More information about NFIP flood insurance requirements is available at http://www.fema.gov/nfip.

Property Protection

flood5 There are several ways that you can protect your property from flood damage. One way is to keep water away by installing a drainage system in your yard that will allow excess water to flow into the storm drain. Another approach is to make your walls waterproof and place watertight closures over the doorways. These measures are called floodproofing or retro-fitting. Please remember that any alteration to your building requires a permit from the Permits & Inspections Division. Important documents and irreplaceable personal objects such as photographs and insurance papers should be placed where they will not get damaged. Providing an elevated building pad and sloping the yard for at least 10 feet away from the home can also reduce changes of flooding. Do not butt privacy fencing firmly to the ground. This has a damming affect and can hold back water; always leave an approximately 2 inch gap between the bottom of fencing and yard.

If flooding is likely, and time permits, move your valuable furnishings and essential items to the upper floor of our home or higher off the floor. Place sandbags around your property to divert floodwater. There are flood protection references available at the Garland County Library and Public Works Department at City Hall.

When a property is located in the floodplain, all new construction or substantial improvement that equals or exceeds 50% of the building’s value is required to comply with the City’s floodplain overlay regulations which require elevation of residential structures. Nonresidential structures may be elevated and/or floodproofed. A completed flood elevation certificate must be submitted to the City following completion of the structure’s lowest floor. Substantially damaged buildings where the cost of repairs equals or exceeds 50% of the building’s value before it was damaged must be brought up to the same standards as a new or substantially improved structure.

Here are a few flood safety tips:

Do not walk through flowing water – Drowning is the number one cause of flood deaths, mostly during flash floods. Currents can be deceptive; six inches of moving water can knock you off your feet. If you walk in standing water, use a pole or stick to ensure that the ground is still there.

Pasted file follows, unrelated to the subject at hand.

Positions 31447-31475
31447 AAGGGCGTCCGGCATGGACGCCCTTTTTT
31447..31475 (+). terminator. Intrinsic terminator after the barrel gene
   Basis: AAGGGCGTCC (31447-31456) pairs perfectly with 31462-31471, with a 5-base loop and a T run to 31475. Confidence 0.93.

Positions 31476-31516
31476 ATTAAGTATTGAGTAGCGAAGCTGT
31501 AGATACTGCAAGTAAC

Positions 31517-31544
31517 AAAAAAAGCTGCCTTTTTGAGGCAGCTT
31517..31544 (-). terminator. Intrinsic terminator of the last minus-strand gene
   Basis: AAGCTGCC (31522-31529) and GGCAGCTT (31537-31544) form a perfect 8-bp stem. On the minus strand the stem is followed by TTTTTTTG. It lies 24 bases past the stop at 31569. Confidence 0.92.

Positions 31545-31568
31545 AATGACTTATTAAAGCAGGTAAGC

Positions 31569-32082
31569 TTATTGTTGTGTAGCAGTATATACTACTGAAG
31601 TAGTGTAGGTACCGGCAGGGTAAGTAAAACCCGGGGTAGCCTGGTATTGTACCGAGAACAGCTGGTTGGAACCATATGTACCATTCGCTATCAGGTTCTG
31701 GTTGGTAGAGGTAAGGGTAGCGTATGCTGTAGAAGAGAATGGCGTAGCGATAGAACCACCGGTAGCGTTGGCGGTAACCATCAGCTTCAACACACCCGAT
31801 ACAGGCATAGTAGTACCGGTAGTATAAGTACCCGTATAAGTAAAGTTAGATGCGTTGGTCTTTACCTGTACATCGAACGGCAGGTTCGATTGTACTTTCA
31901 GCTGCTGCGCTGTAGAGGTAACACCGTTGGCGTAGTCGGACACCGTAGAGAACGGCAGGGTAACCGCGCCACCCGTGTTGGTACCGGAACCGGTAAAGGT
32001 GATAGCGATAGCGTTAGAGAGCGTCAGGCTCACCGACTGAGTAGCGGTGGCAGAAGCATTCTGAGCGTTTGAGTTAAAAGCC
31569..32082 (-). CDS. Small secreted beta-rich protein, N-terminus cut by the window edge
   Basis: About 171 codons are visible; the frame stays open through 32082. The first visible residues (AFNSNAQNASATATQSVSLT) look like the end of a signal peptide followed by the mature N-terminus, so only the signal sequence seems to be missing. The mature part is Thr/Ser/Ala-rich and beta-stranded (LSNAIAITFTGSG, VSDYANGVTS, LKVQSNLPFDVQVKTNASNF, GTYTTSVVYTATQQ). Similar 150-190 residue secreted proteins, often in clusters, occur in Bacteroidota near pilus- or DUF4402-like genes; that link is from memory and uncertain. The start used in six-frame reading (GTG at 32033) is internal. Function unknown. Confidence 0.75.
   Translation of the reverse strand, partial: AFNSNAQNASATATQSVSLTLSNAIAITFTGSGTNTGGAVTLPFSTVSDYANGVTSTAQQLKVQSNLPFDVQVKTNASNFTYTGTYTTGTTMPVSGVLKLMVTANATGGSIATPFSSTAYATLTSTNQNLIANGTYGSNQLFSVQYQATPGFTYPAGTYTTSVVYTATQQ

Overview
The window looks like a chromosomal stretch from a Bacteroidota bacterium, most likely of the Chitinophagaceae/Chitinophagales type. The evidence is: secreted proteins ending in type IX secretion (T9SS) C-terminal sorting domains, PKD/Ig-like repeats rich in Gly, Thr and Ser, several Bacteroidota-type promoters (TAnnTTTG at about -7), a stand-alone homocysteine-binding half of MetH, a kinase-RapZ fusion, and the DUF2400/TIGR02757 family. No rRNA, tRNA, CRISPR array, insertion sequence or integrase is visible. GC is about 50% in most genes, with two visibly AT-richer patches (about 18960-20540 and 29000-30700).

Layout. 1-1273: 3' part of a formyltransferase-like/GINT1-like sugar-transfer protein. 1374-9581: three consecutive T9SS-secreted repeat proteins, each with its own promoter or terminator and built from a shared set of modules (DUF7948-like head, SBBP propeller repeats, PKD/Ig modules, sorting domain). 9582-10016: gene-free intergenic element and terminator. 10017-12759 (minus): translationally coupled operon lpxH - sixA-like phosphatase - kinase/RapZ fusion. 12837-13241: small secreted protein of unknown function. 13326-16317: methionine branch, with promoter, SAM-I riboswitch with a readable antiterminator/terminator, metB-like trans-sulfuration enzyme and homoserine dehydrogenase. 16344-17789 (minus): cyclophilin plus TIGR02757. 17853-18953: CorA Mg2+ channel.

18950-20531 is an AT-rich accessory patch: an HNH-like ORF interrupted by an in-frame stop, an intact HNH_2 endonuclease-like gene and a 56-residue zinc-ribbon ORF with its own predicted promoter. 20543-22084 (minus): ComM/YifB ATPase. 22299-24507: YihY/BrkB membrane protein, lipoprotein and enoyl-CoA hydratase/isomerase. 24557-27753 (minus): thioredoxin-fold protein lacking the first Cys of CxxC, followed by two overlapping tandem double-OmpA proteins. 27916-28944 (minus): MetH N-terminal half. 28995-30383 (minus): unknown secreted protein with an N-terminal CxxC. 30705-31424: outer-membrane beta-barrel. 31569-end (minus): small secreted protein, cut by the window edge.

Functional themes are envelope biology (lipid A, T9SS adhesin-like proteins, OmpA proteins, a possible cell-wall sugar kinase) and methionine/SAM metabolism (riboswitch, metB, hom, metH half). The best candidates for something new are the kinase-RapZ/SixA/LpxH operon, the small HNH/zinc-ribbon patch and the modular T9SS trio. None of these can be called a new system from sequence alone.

Do not drive through a flooded area – More people drown in cars than anywhere else. Don’t drive around road barriers; the road or bridge may be washed out.

Stay away from power lines and electrical wires – The number two flood killer after drowning is electrocution. Electrical currents can travel through water. Report down power lines to Entergy of Arkansas or the County Office of Emergency Management at 501-767-3911.

Turn off the electricity – Some appliances, such as television sets, keep electrical charges even after they have been unplugged. Don’t use appliances or motors that have gotten wet unless they have been taken apart, cleaned and dried.

Be alert for gas leaks – Turn off the gas. Use a flashlight to inspect for damage. Don’t smoke or use candles, lanterns, or open flames unless you know the gas has been turned off and the area has been ventilated.

What you can do:

Flood damage protection depends also on your cooperation and assistance. Here is how you can help:

  • Always check with the City before you build on, alter, regrade, or add fill to your property. A permit is required to ensure that projects do not cause problems on other properties.
  • If you see building construction without a City permit inspection card posted, contact the Permits & Inspections Division at 501-321-6845.
  • Check out information on flood protection, flood insurance, and flood safety by calling the Public Works Department at 501-321-6778.
  • Do not dump or throw anything in the storm drain catch basins or flood control channels. Dumping is a violation of the City’s Municipal Code. Even grass clippings, leaves and branches can accumulate and plug the drainage system. The City has a flood control channel maintenance program which helps to remove major blockages such as weeds and other debris. A plugged drain or channel cannot carry water, and when it rains, the water has to go somewhere. Every piece of trash contributes to flooding.
  • If you see dumping or debris in the gutters, catch basins, or channels, contact the Public Works Department at 501-321-6778 or the Stormwater Utilities Division at 501-321-6773


Click here to see the current total amount of precipitation in the Hot Springs area.